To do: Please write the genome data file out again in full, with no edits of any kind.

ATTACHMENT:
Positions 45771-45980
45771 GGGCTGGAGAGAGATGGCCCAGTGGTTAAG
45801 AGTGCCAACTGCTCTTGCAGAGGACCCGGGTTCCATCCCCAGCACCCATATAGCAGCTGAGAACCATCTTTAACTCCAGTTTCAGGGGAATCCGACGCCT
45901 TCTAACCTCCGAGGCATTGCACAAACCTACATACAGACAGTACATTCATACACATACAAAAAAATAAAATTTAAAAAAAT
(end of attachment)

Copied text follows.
Positions 45771-45980
45771 GGGCTGGAGAGAGATGGCCCAGTGGTTAAG
45801 AGTGCCAACTGCTCTTGCAGAGGACCCGGGTTCCATCCCCAGCACCCATATAGCAGCTGAGAACCATCTTTAACTCCAGTTTCAGGGGAATCCGACGCCT
45901 TCTAACCTCCGAGGCATTGCACAAACCTACATACAGACAGTACATTCATACACATACAAAAAAATAAAATTTAAAAAAAT